Mechanics liens and payment bond claims are both powerful legal tools that help thousands of construction companies get paid the money they’ve earned. Take it from us: it feels pretty good when we’re able to help someone finally get paid. It’s a special feeling, and the folks that work here at Levelset are very fortunate in that, we get to experience that feeling every day.
But in order for a construction company to take advantage of these tools, there are several requirements that must be met. On the majority of construction projects, and in most states, one of those requirements is sending preliminary notice.
Sending notice isn’t an adversarial act, and it’s not a sign that your company is difficult to work with. Sending notice is just how the system works; it’s just one requirement of many for companies that want to secure their project payments. For subcontractors, suppliers, equipment rental companies and others, sending preliminary notice is just following the rules.
We’ve talked to too many folks in the industry who worry that sending preliminary notice will p*ss off their customers and damage their business relationships. We wanted to address this misperception head on, and so without any further ado, here are 4 reasons why sending preliminary notice is smart business.
1. Preliminary Notices Are Required in the Vast Majority of States
We already mentioned this point above, but it’s so important that it’s worth saying again:
In the vast majority of states, if a construction company wants to secure their payments on a project, sending preliminary notice is REQUIRED.
It’s not about being “difficult.” It’s about following the rules!
2. Other Construction Firms Are Already Sending Notices
We’ve been in the business of helping construction companies get paid for about a decade here at Levelset. Our CEO Scott Wolfe Jr. was a practicing construction lawyer long before he founded the company. Trust us when we tell you that many other construction companies around the country are sending notices, probably even including some of your competitors.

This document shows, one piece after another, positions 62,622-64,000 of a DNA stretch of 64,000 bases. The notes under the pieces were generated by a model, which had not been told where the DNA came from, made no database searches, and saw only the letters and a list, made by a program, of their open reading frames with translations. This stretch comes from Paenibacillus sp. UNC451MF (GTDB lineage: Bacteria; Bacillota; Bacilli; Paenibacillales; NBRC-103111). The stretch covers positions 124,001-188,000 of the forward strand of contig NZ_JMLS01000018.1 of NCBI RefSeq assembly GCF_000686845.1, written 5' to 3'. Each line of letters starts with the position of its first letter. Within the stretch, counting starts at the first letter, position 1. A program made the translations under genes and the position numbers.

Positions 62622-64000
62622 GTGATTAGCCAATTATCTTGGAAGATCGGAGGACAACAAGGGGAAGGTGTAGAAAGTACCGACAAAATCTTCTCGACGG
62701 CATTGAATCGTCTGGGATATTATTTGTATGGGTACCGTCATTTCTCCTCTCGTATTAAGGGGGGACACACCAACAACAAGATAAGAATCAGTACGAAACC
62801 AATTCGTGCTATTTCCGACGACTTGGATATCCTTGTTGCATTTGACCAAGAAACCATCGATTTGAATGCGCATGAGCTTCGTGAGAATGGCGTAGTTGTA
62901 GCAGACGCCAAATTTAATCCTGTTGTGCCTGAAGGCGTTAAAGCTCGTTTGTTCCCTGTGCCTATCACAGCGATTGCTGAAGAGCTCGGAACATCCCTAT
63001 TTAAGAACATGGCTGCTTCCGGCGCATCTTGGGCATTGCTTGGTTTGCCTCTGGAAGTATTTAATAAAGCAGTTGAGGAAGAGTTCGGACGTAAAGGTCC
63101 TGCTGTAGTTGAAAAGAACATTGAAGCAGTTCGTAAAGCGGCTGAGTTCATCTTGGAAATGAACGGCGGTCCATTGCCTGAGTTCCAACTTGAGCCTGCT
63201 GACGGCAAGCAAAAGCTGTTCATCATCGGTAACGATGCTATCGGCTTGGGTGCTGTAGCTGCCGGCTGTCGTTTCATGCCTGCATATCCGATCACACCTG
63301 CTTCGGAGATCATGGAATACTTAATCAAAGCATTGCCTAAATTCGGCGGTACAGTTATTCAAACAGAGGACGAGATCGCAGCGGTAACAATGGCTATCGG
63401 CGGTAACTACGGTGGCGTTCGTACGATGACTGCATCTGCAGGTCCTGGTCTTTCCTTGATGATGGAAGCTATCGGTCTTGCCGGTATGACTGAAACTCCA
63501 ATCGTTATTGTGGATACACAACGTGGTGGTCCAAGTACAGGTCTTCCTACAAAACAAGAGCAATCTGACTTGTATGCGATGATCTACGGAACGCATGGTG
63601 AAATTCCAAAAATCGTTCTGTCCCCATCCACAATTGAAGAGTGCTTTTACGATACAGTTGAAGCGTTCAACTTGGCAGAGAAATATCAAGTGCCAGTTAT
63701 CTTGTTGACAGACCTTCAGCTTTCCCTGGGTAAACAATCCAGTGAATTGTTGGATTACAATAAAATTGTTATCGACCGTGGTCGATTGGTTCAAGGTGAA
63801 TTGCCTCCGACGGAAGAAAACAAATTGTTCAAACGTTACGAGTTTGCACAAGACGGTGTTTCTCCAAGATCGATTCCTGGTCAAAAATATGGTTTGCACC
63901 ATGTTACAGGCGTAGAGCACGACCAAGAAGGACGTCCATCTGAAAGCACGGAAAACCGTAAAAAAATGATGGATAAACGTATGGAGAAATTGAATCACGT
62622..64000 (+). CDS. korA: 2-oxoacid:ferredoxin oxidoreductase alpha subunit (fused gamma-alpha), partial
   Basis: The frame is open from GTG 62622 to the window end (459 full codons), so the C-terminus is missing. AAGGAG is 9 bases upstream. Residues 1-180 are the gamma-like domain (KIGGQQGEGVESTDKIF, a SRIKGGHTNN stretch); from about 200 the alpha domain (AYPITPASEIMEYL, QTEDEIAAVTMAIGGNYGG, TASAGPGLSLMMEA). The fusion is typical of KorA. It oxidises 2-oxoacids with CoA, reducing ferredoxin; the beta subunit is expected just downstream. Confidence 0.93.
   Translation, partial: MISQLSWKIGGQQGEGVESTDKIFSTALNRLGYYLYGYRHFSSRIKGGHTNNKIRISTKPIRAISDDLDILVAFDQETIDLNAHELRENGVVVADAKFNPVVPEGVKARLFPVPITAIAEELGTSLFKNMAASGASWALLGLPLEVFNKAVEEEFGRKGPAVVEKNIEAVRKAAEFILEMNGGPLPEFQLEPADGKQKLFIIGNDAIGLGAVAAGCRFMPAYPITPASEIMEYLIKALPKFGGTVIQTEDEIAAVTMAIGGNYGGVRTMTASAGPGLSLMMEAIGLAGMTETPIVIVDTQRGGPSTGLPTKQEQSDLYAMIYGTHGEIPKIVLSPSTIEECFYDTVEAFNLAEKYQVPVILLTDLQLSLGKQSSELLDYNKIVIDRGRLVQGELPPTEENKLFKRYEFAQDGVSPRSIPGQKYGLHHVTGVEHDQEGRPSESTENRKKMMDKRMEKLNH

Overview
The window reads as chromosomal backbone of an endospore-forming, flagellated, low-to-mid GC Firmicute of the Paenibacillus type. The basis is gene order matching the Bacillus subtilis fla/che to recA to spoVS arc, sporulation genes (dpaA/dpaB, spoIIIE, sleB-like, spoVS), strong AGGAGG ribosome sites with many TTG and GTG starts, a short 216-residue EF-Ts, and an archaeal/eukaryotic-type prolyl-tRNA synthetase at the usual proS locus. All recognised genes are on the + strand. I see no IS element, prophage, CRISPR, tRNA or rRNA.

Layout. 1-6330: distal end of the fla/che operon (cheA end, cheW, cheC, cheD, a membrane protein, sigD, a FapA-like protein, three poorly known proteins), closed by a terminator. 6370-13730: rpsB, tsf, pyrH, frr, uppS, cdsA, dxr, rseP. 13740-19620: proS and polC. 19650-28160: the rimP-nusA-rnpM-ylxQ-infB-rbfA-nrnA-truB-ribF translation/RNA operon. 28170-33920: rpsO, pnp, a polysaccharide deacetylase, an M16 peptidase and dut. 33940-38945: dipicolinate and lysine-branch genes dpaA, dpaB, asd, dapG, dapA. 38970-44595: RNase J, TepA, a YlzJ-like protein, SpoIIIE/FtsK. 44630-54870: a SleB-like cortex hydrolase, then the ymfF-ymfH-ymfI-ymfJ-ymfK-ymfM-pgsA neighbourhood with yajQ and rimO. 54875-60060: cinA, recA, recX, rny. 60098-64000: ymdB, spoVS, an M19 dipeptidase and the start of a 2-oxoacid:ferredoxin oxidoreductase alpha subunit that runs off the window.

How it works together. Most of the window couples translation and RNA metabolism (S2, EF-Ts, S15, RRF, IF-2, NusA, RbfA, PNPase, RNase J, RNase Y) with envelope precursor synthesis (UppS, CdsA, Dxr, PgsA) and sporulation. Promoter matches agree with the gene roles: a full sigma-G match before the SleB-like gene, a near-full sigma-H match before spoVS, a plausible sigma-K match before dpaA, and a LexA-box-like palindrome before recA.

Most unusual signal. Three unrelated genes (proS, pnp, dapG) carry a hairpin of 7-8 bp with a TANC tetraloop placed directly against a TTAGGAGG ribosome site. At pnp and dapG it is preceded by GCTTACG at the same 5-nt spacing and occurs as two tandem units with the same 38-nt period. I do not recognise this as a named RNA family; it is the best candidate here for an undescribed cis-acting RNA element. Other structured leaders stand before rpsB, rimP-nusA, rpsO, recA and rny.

3. You Take Plenty of Other Measures to Minimize Risk – Why Should It Be Any Different When It Comes to Payment Risk?
Construction companies are routinely asked to provide much more invasive things such as personal guarantees, financial information (both personal and business-related), references, letters of credit, and more in order to bid on a project. And after having to provide all of this, you’re somehow worried about a simple notice? That’s just crazy – not only are notices one of the least invasive protection measure you can get, it’s also one of the most effective.
4. Preliminary Notices Are Not Liens and Are Not Threats
A notice is not a lien! Quite the contrary: in our experience, the more preliminary notices a construction company sends, the fewer mechanics liens they have to file.
The truth is, preliminary notices came along after the mechanics lien laws were first written. And the reason why preliminary notices were first developed? For the benefit of the project and property owners. Preliminary notices were never meant to be a threat. They’re intended to be beneficial to the recipients.